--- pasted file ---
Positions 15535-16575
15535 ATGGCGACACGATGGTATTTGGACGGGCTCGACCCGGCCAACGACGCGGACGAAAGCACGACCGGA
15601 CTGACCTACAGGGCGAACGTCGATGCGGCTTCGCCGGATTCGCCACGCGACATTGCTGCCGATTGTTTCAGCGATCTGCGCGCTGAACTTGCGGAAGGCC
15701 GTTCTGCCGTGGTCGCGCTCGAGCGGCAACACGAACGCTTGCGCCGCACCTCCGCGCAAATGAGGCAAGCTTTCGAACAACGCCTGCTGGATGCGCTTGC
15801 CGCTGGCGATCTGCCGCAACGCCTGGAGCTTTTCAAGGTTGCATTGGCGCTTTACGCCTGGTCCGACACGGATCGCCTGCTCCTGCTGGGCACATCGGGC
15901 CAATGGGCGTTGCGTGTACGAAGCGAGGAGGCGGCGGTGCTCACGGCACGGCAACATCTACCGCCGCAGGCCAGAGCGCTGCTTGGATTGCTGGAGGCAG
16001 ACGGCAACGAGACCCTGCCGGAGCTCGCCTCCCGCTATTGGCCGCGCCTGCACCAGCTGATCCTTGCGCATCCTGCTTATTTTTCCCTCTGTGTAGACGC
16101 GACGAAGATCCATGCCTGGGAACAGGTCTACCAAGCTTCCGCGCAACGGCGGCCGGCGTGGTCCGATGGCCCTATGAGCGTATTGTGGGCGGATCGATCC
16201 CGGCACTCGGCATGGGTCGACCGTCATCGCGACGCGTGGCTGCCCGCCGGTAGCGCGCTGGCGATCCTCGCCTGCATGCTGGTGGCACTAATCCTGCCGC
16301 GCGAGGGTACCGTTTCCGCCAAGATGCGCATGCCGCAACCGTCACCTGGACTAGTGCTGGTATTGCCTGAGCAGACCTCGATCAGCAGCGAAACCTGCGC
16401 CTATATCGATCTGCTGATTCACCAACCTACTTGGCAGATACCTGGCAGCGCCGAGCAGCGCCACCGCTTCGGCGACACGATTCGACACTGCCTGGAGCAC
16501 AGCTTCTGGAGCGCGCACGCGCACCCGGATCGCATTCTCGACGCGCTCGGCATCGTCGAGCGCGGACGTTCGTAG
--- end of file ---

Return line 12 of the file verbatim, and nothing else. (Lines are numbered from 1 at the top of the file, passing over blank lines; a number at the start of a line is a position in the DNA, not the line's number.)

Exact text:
16501 AGCTTCTGGAGCGCGCACGCGCACCCGGATCGCATTCTCGACGCGCTCGGCATCGTCGAGCGCGGACGTTCGTAG